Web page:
Pflugfelder explained that assignments can be made with these types of wikis to talk about definitions, say in a science course like biology. Students working in groups can, for example, build definitions of something like a plant cell in order to develop a wiki page. If students have differing opinions, then they can choose the definition they believe is most accurate. Those types of changes will be tracked, so all students get credit for participating even if some of their contributions don’t make the final cut.
Pflugfelder also recommended teaching the importance of citations through wiki pages. An instructor can use a wiki page as a repository for information uploaded by students that, for example, might be on an exam—a study guide generated by the students. The instructor can obviously control some of the content if it is not relevant or accurate. But the students would need to provide citations for their information in order to gain credibility with their peers and instructor.
Group research projects can also be assigned using wikis. Pflugfelder explained that many group projects are successful in wiki pages because students can see the structure of assignments and information, and use subsections and links to create additional structure. For example, if the topics of different group projects are completely different, then they can use separate wikis. If topics are related, however, the separate wiki pages can be linked together as subsections. In an engineering course, to give one example, an instructor could have students generate a page about factors of safety. Students could construct the page throughout the term, while the instructor monitors their progress, like journal writing. The instructor can then see if they edited, what they contributed, and when the work was done. Almost any group assignment that requires students to collaborate and contribute information to a singular or scaffold project can utilize wikis in a virtual space.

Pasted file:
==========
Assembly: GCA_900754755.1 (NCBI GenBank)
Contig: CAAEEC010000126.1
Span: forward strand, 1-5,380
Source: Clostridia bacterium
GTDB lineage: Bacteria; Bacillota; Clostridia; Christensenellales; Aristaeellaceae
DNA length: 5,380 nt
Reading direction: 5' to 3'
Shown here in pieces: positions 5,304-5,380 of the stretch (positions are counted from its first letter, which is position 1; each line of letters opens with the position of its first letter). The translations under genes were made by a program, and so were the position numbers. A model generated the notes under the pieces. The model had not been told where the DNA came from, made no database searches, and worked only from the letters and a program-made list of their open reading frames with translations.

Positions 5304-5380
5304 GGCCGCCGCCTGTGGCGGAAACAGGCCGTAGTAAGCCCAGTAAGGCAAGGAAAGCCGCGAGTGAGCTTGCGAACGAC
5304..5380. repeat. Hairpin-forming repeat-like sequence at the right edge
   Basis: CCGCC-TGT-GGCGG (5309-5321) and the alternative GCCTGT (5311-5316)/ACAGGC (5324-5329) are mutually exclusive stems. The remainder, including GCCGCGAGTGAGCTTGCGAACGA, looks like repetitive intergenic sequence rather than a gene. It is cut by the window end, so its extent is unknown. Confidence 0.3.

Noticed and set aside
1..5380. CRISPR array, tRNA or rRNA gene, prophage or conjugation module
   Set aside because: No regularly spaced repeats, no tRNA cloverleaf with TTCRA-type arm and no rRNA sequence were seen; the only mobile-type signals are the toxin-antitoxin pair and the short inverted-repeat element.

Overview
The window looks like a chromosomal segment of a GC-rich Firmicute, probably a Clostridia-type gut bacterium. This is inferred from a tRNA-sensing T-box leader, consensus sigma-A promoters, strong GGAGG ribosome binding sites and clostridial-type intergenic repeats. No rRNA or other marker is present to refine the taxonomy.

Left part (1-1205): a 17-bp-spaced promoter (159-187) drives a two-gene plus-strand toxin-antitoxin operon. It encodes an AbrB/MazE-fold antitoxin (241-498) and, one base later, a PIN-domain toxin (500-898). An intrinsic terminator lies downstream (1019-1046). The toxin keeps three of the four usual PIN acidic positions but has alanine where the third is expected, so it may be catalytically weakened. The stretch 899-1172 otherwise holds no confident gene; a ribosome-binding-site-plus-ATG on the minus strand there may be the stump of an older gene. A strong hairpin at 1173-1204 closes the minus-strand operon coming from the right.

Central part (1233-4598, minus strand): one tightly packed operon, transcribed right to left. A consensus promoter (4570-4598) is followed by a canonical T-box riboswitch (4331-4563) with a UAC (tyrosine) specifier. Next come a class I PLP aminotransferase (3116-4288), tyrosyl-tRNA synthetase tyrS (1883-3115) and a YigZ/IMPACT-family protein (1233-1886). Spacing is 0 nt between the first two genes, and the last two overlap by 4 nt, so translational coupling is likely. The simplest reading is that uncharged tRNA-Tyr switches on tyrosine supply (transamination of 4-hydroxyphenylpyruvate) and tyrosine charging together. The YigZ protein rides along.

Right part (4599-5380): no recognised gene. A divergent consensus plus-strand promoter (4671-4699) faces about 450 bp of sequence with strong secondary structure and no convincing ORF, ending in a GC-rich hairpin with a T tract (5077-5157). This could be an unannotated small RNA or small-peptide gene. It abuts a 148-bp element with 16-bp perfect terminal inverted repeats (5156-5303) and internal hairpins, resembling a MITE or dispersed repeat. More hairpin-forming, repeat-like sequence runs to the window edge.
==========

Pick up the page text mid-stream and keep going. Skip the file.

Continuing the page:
There are many ways to use wikis for educational purposes. We have provided just a few examples, but please do not feel limited to these suggestions. If wikis might be something you would like to try, and the above examples wouldn’t work in your courses or with your pedagogical approach, consider assignments you already use and try and adapt them to the wiki format in a way that best suits you and your students.